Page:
Mining giants slam Australia's 'high' taxes, costs and currency26 may 2014, 10:17
Three of the world's biggest miners have warned that government taxes, high costs and a strong currency are putting pressure on their Australian operations, reports said Monday, as they battle falling commodity prices owing to a supply glut, AFP reports.
Heavyweights BHP Billiton and Rio Tinto said the high costs were placing a "vice-like grip" on the coal industry and could lead to more mine closures and job cuts, The Australian Financial Review reported.
Their warnings came as the world's biggest aluminium producer, Russia's Rusal, said that domestic investment conditions in the sector were "extraordinarily difficult".
The Australian mining sector has been going through a period of belt tightening, winding back or shutting operations and slashing thousands of jobs as the Asia-led mining investment boom cools.
Swiss giant Glencore Xstrata said last week it would close its Newlands underground coal mine in central Queensland state with the loss of almost 200 jobs by the end of 2015, adding to previous cuts in 2013.
The slide in coal prices also saw Integra, a subsidiary of Brazilian mining powerhouse Vale, announce in mid-May a suspension of work at two mines in New South Wales.
Rio's chief executive for energy Harry Kenyon-Slaney said his company's leadership team was "prepared to kill sacred cows", such as freezing salary rises as part of its cost-cutting drive.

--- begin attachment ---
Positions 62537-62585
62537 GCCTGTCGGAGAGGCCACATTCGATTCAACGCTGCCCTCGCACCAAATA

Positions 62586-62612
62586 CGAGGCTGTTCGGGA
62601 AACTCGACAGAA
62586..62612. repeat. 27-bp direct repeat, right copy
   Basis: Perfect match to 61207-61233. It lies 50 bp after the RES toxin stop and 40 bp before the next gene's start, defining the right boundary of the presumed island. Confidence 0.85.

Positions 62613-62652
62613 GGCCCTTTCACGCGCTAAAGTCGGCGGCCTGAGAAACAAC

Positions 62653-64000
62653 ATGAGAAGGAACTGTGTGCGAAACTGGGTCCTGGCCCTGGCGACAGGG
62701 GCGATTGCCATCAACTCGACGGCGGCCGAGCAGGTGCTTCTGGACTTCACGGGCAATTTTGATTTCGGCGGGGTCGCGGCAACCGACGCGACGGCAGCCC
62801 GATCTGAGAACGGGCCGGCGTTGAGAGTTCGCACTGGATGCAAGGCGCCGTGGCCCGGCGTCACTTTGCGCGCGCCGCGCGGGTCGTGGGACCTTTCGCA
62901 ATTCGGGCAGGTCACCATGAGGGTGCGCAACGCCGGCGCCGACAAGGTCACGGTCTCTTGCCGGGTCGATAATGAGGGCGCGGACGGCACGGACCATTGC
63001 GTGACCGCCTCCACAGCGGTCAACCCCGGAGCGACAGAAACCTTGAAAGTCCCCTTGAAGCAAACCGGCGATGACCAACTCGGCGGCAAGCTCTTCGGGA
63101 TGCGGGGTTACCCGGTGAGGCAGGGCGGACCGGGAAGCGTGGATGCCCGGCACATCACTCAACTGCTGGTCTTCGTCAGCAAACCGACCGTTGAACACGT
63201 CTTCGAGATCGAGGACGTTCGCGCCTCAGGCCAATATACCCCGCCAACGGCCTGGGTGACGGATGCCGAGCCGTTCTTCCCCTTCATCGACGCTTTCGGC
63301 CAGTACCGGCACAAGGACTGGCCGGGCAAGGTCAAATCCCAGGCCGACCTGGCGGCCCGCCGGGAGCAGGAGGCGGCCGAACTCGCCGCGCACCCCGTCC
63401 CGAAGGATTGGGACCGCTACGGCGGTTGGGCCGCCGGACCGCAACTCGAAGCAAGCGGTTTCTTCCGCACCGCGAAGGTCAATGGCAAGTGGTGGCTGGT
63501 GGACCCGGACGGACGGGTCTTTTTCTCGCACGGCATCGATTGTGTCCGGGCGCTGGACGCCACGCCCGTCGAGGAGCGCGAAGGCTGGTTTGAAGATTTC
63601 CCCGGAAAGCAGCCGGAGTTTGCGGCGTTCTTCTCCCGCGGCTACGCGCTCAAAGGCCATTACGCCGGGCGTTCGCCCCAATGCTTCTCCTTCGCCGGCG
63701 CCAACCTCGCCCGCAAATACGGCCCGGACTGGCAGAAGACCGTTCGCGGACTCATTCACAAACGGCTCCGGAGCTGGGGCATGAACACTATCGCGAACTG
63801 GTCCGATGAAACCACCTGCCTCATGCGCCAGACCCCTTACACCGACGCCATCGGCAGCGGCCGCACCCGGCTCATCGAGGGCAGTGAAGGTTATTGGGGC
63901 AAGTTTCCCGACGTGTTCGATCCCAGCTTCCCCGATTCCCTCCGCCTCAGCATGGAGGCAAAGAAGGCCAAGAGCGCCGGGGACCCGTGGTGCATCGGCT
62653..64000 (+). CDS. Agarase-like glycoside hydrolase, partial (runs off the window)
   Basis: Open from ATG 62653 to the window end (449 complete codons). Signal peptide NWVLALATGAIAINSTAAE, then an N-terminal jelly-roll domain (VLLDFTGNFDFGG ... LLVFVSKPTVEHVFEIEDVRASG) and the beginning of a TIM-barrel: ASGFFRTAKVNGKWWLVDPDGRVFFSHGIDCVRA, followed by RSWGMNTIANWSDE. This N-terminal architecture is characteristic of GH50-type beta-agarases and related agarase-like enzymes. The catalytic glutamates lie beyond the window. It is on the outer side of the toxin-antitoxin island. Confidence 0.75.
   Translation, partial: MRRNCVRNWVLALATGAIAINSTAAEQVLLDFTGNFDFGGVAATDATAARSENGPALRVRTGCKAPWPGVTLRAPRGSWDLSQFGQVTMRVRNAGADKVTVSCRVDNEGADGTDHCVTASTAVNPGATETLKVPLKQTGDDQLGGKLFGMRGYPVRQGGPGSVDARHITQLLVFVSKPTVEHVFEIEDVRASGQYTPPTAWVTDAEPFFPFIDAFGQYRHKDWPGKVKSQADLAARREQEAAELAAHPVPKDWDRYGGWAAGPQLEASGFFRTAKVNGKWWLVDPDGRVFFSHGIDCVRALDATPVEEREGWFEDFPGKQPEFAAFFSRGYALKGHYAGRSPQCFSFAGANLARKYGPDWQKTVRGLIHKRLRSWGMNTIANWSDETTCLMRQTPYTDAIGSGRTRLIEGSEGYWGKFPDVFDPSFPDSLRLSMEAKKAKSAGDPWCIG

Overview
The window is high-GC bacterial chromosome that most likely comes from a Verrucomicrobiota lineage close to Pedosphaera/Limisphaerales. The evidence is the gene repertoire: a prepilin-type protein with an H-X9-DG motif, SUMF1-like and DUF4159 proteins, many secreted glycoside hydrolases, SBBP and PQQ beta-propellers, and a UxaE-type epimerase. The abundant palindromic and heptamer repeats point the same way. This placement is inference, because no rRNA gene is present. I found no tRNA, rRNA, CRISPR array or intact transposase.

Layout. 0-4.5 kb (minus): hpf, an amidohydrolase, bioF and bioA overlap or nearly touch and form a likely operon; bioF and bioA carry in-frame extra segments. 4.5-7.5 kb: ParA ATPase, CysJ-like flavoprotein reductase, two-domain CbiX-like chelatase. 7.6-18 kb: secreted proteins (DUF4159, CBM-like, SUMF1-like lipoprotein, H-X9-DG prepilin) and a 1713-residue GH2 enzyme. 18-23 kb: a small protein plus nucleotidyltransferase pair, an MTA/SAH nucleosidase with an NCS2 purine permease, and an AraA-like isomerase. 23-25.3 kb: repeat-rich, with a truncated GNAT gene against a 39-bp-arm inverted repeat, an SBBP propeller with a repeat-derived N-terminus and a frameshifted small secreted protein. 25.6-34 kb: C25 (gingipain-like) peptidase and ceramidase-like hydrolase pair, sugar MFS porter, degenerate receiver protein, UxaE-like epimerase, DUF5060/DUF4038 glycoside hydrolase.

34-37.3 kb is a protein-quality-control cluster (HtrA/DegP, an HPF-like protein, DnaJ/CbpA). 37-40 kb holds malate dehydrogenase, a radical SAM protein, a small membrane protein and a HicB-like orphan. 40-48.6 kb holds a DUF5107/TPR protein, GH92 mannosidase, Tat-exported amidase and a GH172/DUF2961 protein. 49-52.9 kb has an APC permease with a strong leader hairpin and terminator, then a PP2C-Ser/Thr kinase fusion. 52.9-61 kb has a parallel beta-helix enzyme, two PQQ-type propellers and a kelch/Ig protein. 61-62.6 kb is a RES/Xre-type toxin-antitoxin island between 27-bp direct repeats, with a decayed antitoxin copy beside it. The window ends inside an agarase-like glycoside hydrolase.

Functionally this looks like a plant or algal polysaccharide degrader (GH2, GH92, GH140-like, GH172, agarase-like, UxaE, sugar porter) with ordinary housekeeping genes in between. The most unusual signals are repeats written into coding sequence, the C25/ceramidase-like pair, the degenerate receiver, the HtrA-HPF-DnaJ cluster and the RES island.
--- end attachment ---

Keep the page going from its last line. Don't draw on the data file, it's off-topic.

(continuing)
"Quite a lot of projects that had considerable noise around them over (the) last three or four years have gone quiet," he told the Financial Review.
"The economic reality is that it is going to be quite hard to find financing for big coal projects."
Rusal said Australia's high cost of construction and a stubbornly high exchange rate were putting future investment at risk.
"The industry in Australia is faced with development hurdles that pose significant obstacles for investment," Rusal's Australian chairman John Hannagan told The Australian broadsheet.
He added that frustration with Australia's investment climate had prompted the firm to turn its attention to Indonesia, where it is looking into bauxite and alumina opportunities despite the country's recent ban on exporting unprocessed bauxite.
"While there is still some uncertainty around aspects of the new policy we would expect greater clarity after the 2014 Indonesian elections are completed," said Hannagan.
Indonesia holds its presidential election in July.
"This new development means that Australia will compete directly with Indonesia as their bauxite/alumina policy matures."